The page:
When creating associations, it’s important to group them along with their similarities. For example, if we’re using a mind map for cars, the buckets “SUV” and “Minivan” should be relatively close, while the buckets for “sport” and “truck” will be completely separated from one another.
Having different lengths of lines for similar/different associations allows you to better understand the relation between them and how they interact with the main theme.
If you’re creating a mind map that has a ton of different elements, it can get kind of crazy. One way that you can differentiate these visual elements is by using colors and styles. Using different colors, lines, and text helps your brain distinguish different elements from one another and adds a unique touch for each other.
Mind Map Applications
Seeing as mind maps are great visualization tools for general use, you might struggle to apply them directly to your business. Here are some of the most popular applications for mind mapping.
Brainstorming is effectively just the process of finding new ideas based on a problem or theme, and mind maps are a simple organizational tool for just this.
Mind maps are able to create a structure that is accomodating for any potential relationships, and their simple and shared nature can help improve collaboration for your whole team.
People may see an idea and think of a unique application of it, or it might prompt them to think of something completely unrelated that has other important applications. Simply seeing these ideas diagrammed on a shared board is huge for collaboration and helps push your brainstorming sessions to the next level.
Organized Note Taking
Sometimes when taking notes you can find yourself down complicated rabbit holes of bullet points, arrows, and unrelated jargon.
Utilizing a mind map is a great way to diagram relations between elements and create a very memorable organization that you can refer back to and grasp instantly.
Sometimes all you need to solve a problem is some creative differential. Mind maps help push people to think creatively and in buckets, which helps the rest of the team organize their thoughts as well.
Teams using mind maps for problem-solving help push each other to think creatively about the overall problem they’re analyzing and think critically about the relationship between the solution and the problem.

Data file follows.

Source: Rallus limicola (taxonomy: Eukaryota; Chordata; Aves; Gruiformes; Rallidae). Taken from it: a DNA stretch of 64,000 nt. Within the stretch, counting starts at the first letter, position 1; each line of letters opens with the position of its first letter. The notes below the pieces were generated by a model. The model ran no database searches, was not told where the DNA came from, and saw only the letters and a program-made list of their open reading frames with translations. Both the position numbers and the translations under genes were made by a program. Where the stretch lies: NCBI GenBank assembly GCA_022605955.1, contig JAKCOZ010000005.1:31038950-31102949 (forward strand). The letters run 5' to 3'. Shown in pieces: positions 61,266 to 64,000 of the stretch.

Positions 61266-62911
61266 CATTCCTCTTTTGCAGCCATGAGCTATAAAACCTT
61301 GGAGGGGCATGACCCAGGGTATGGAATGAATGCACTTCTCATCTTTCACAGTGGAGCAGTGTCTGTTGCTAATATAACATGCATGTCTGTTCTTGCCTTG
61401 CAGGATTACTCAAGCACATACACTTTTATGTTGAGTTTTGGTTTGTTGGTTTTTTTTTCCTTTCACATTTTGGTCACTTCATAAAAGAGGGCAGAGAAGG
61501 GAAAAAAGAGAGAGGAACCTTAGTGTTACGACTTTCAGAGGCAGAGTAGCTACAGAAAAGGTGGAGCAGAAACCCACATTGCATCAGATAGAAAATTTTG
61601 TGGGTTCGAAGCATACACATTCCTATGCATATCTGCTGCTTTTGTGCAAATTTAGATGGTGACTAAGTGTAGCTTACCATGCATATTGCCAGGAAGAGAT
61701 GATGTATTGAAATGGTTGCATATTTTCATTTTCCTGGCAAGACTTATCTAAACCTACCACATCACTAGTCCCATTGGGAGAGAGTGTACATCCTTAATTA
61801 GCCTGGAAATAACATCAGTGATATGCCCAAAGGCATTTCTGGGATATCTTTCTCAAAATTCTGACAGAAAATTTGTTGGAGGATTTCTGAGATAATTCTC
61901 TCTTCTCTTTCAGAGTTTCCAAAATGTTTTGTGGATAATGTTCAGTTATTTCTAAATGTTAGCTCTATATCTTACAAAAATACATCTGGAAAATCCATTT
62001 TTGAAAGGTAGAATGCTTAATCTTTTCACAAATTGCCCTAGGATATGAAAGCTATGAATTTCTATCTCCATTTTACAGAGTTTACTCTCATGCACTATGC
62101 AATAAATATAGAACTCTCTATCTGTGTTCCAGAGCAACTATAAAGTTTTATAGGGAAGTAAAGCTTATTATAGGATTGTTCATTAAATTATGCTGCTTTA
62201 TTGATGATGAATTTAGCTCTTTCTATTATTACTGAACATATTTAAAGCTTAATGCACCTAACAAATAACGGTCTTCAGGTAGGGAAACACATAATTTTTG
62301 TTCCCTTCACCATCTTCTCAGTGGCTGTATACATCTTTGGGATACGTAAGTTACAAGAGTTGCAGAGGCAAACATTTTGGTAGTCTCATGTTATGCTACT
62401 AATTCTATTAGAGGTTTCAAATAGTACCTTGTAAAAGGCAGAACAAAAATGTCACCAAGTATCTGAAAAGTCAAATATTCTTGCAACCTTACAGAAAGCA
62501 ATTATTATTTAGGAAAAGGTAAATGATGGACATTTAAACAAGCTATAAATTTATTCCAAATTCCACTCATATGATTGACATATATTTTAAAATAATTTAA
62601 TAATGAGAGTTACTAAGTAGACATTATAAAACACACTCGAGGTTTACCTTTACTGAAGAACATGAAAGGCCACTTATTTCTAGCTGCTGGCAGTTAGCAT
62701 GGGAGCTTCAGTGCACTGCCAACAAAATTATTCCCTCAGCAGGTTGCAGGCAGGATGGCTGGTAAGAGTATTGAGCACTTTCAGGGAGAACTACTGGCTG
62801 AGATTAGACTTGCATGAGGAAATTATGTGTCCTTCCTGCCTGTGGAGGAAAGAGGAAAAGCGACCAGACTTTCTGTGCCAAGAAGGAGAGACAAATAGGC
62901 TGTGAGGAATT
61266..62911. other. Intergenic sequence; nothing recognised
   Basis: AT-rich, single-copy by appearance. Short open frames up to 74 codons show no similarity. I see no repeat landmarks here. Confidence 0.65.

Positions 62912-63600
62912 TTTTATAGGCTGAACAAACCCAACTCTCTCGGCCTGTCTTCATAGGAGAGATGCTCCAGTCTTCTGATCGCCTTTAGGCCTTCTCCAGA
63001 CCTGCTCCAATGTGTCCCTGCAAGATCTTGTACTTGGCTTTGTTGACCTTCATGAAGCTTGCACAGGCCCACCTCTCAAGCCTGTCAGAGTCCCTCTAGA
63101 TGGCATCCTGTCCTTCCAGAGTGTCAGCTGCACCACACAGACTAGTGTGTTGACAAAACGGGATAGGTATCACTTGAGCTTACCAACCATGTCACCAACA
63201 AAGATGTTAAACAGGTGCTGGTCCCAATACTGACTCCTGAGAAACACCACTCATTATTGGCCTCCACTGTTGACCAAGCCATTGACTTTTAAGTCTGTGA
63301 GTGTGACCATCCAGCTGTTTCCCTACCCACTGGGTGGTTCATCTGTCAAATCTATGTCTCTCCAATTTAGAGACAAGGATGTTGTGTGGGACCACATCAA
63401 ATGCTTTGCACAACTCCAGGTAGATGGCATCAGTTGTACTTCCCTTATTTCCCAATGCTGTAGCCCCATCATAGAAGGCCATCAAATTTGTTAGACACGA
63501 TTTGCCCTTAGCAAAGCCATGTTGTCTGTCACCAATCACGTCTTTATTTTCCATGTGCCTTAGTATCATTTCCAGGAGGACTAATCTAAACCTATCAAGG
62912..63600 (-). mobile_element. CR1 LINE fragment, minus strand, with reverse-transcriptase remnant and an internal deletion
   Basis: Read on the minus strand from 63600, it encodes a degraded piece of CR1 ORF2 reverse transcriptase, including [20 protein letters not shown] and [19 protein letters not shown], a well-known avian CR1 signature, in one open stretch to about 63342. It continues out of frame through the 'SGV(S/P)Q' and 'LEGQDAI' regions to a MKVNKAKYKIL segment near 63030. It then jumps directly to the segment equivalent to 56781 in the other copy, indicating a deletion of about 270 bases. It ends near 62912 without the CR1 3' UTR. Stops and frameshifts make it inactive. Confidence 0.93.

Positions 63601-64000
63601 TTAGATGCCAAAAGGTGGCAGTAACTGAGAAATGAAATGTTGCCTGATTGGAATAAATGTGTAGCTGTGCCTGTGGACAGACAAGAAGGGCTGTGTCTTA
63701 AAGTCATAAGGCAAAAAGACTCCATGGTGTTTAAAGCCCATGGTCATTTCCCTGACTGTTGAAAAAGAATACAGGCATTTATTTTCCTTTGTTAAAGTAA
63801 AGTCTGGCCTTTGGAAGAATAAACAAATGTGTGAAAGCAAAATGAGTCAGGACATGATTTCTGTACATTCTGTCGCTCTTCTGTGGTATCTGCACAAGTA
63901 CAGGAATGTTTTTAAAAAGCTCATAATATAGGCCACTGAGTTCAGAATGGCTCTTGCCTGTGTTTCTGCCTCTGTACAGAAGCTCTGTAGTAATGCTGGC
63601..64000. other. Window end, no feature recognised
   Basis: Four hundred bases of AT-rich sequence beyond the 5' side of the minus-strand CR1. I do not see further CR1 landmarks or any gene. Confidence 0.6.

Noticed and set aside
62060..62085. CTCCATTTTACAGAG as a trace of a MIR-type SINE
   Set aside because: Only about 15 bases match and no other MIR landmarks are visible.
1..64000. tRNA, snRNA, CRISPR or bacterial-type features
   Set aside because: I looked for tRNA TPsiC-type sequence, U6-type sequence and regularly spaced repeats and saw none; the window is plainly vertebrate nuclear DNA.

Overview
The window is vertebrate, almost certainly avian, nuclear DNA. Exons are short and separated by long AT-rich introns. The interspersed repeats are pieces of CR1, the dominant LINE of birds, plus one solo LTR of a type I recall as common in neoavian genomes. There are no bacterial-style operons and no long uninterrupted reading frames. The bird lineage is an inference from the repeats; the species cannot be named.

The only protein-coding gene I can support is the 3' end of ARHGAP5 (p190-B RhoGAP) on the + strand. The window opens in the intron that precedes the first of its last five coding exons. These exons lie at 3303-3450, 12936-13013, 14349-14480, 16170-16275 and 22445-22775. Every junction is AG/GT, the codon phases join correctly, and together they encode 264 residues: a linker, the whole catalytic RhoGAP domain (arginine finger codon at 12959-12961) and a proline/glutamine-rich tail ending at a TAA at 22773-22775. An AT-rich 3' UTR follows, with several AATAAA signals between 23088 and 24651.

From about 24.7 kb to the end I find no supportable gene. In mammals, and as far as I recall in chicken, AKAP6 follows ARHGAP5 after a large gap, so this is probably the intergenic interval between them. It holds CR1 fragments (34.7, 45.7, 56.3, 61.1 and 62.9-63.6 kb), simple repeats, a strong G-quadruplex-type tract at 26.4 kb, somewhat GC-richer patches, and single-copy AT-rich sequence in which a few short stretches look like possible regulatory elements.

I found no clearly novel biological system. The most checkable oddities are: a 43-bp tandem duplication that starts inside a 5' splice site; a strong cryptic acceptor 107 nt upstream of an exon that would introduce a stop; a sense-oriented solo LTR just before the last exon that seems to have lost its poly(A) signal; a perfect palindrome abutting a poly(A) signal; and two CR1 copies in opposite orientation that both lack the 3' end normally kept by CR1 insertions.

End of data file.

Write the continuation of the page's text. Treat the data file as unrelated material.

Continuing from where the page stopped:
This is much harder to do without the visual structure provided by mind maps, making them a great tool for problem-solving.
Studying and Memorizing Information
As we previously stated, mind maps are laid out to specifically help the brain comprehend information. The sequential structure they create makes information much more digestible to people and creates an obvious relationship between the different levels of associations.
This means mind maps make the perfect structure for studying and memorizing information, whether it be in school or at work, and are literally built to improve retention.
Mind maps are all about relationships. This could be the relationship of the main theme to the smaller associations, or even the associations to one another.
If you’re having a hard time summarizing the relationships between multiple elements, a mind map would be the perfect tool to utilize.
Outlining Presentations or Documents
Similar to summarizing relationships, mind maps make a great organizational tool for outlining a presentation or document that you’re trying to digest.
Putting this information in an organized diagram is an effective way to document it and also create a comprehensible flow of how it operates.
Simplyfying Project Management
Project management might be a field that you think wouldn’t utilize mind mapping, but in reality, they are actually great at breaking down projects into simple tasks and organizing them into buckets.
Much of project management is organizing the project and tasking it out to your team, and there’s no easier way to create a shared project interface than building a mind map.
Mind maps allow you to create different buckets of tasks that are all structured around their priorities, and all relate to the overall shared goal. This map can be shared by multiple different teams if necessary and will help communicate ideas to all of them.
How to Collaborate on a Mind Map
If you couldn’t already tell, mind maps are a great tool to facilitate collaboration within your teams. We call this visual collaboration, which is defined as: “Visual collaboration is the practice of workplace collaboration driven by technology. It hinges on the ability for people to collaborate using visual elements as tools to expand their understanding and communicative abilities”
Mind maps represent everything good about visual collaboration and their visual approach to problem-solving and brainstorming make them an amazing tool to use with your team.
Using them with an online whiteboard like Fresco is the best way to collaborate on them in real-time and build them in collaboration with your peers. Online whiteboards allow you to prioritize, brainstorm and organize the mind map all on the same platform. The best part is after you’re done you can cement it in digital permanence.
These capabilities make mind maps a perfect tool for collaborative brainstorming and one that your team should definitely invest in.
Using a mind map is an exercise that many teams will find value in, and if you’re struggling to grasp the relationship between multiple concepts this is the perfect tool to use.
If you want to learn more creative brainstorming exercises, check out our recent guide to the VRIO Framework on the QuestionPro blog.